• Users Online: 603
  • Home
  • Print this page
  • Email this page
Home About us Editorial board Search Ahead of print Current issue Archives Submit article Instructions Subscribe Contacts Login 

 Table of Contents  
Year : 2019  |  Volume : 31  |  Issue : 4  |  Page : 451-457

Noninvasive prediction of hepatitis C-associated hepatocellular carcinoma using circulating apolipoproteins

1 Department of Endemic Medicine and Hepatogastroenterology, Faculty of Medicine, Cairo University, Cairo, Egypt
2 Department of Medical Biochemistry, Faculty of Medicine, Cairo University, Cairo, Egypt
3 Department of Hepatogastroenterology, Egypt Air Hospital, Cairo, Egypt

Date of Submission13-Feb-2019
Date of Acceptance30-May-2019
Date of Web Publication18-Aug-2020

Correspondence Address:
MD, GCSRT Heba Omar
Faculty of Medicine, Cairo University, Cairo, 11652
Login to access the Email id

Source of Support: None, Conflict of Interest: None

DOI: 10.4103/ejim.ejim_26_19

Rights and Permissions

Background and aims Hepatocellular carcinoma (HCC) is one of the leading causes of cancer-related mortality worldwide. We investigated the potential usefulness of circulating apolipoproteins (Apo-A1 and Apo-A4) in HCC screening and diagnosis.
Patients and methods We included 60 adult patients with hepatitis C virus-related chronic liver disease including HCC, in addition to 20 healthy controls. Patients were stratified into three equal groups, with 20 patients each: chronic hepatitis C, posthepatitis C cirrhosis (liver cirrhosis), and HCC. All patients and controls underwent full clinical assessment, laboratory investigations, and evaluation of candidate apolipoproteins by enzyme-linked immunoassay.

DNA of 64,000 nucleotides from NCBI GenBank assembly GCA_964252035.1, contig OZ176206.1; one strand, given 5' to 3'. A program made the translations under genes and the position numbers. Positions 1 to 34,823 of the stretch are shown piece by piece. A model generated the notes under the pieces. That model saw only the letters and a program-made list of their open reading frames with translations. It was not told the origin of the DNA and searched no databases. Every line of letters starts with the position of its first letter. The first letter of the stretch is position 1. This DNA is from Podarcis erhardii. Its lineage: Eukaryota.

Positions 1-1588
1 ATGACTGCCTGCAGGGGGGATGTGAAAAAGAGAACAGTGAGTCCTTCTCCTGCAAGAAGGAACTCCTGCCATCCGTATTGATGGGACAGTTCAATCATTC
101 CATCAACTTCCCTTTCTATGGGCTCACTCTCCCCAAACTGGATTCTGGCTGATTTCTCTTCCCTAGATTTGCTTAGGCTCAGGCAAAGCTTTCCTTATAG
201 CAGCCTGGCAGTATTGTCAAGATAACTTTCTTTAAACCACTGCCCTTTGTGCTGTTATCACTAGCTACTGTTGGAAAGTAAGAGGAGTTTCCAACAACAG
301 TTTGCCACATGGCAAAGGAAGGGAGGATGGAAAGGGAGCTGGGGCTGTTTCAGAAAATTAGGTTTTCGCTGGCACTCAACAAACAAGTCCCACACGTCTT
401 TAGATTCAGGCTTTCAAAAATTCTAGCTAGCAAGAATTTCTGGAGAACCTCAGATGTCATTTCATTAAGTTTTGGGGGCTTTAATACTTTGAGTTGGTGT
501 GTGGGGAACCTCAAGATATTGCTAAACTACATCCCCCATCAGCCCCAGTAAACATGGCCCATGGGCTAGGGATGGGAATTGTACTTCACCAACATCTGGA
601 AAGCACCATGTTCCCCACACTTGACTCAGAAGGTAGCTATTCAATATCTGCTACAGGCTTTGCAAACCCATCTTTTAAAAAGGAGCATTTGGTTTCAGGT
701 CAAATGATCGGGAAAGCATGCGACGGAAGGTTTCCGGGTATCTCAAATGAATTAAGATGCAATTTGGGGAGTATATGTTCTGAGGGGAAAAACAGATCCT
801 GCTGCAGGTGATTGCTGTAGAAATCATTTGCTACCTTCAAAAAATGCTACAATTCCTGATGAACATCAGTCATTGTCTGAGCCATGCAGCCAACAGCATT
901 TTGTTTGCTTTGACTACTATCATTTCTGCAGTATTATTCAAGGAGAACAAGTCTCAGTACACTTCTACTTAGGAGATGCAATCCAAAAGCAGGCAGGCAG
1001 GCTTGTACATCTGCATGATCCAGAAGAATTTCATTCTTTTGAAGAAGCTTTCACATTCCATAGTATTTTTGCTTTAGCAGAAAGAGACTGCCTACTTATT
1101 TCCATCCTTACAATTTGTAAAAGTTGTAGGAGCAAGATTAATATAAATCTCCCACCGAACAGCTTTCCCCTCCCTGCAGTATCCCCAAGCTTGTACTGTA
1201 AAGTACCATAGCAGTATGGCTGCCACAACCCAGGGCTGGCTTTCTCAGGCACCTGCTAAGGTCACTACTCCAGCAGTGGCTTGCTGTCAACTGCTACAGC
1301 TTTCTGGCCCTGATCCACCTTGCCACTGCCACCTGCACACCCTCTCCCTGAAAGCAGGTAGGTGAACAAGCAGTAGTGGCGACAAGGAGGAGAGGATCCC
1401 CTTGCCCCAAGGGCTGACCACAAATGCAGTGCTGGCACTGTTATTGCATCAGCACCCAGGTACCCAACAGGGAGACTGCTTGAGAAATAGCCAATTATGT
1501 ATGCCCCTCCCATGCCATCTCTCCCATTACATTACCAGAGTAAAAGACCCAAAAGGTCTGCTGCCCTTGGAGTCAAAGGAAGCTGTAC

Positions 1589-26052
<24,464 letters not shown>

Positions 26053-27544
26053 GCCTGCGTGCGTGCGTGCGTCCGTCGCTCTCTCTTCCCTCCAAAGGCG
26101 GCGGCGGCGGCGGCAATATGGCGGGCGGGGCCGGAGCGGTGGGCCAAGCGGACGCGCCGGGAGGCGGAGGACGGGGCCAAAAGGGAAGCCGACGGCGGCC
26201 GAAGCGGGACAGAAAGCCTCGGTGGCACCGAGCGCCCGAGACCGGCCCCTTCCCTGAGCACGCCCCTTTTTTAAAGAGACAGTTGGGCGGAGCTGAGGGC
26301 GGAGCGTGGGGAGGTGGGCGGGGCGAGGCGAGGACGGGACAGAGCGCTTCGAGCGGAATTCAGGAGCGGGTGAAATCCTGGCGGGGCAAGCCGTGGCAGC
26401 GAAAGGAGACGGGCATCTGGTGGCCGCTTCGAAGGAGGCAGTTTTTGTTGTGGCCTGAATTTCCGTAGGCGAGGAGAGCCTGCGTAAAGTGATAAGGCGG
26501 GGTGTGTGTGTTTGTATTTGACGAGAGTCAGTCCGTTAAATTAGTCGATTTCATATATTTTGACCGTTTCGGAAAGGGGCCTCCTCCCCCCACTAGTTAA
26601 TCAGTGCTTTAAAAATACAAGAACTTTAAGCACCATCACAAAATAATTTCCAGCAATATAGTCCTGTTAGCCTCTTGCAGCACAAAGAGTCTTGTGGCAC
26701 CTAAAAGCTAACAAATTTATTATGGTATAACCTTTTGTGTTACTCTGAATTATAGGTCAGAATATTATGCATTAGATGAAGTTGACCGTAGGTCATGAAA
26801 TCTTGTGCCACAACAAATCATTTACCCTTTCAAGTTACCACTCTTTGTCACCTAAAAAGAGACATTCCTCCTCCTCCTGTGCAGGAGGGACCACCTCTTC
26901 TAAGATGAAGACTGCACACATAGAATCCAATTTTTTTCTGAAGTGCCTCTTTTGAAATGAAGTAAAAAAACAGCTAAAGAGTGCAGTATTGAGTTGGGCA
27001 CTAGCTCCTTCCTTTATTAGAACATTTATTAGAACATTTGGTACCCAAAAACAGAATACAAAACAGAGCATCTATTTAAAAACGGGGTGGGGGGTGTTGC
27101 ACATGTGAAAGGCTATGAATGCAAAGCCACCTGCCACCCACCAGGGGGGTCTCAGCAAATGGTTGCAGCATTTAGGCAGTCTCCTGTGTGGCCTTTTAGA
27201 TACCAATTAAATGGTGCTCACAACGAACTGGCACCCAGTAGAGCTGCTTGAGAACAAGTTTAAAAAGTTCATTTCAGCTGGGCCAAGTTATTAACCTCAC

Results Significantly higher Apo-A1 and Apo-A4 levels were detected in patients with HCC than in those with liver cirrhosis (P<0.001). Receiver operator characteristic curve showed that for HCC diagnosis, a cutoff of 78.6 mg/dl for Apo-A1 yielded 90% sensitivity and 100% specificity and a cutoff of 16.5 mg/dl for Apo-A4 yielded 85% sensitivity and 80% specificity. Furthermore, within HCC group, Apo-A1 was significantly higher in patients with small HCC (>2 cm) than those with large tumors (P=0.01). Lower Apo-A1 level correlated significantly with pylethrombosis (P=0.007).
Conclusion Apo-A1 and Apo-A4 are novel biomarkers for HCC screening and diagnosis, with a special discriminative ability for Apo-A1 for those with small tumors and those with pylethrombosis.

Keywords: apolipoprotein-A1, apolipoprotein-A4, diagnosis, pylethrombosis, screening, small hepatocellular carcinoma

How to cite this article:
El Garem H, Esmat G, Salama R, Fouad H, Sabry D, Mostafa Y, Omran D, Omar H. Noninvasive prediction of hepatitis C-associated hepatocellular carcinoma using circulating apolipoproteins. Egypt J Intern Med 2019;31:451-7

How to cite this URL:
El Garem H, Esmat G, Salama R, Fouad H, Sabry D, Mostafa Y, Omran D, Omar H. Noninvasive prediction of hepatitis C-associated hepatocellular carcinoma using circulating apolipoproteins. Egypt J Intern Med [serial online] 2019 [cited 2020 Oct 1];31:451-7. Available from: http://www.esim.eg.net/text.asp?2019/31/4/451/292220

  Introduction Top

Chronic hepatitis C (CHC) infection is a global health problem that infects between 130 and 150 million people worldwide. The link between CHC infection and the development of hepatocellular carcinoma (HCC), which is the most common type of primary hepatic tumors (90% of all primary hepatic malignancies), is well known [1], with an estimated 17-fold increase in the risk of HCC development among hepatitis C virus (HCV)-infected patients [1]. Annually, there are more than 620 000 newly diagnosed HCC cases [2], of them 22% (>100 000) were attributed to CHC infection [3].

In Egypt, the incidence rate of HCC has doubled in the past decade. This could be attributed to high prevalence of HCV in Egyptian population, with an estimated prevalence of HCC among patients with liver cirrhosis (LC) of 21% [4].

Early detection of HCC by the screening of at-risk population is considered one of the best strategies to reduce disease-related mortality and mortality [5],[6],[7]. Although serum biomarkers are minimally invasive and acceptable, the sensitivity and specificity of biomarkers like alpha-fetoprotein (AFP) for early detection of HCC are marginal [8].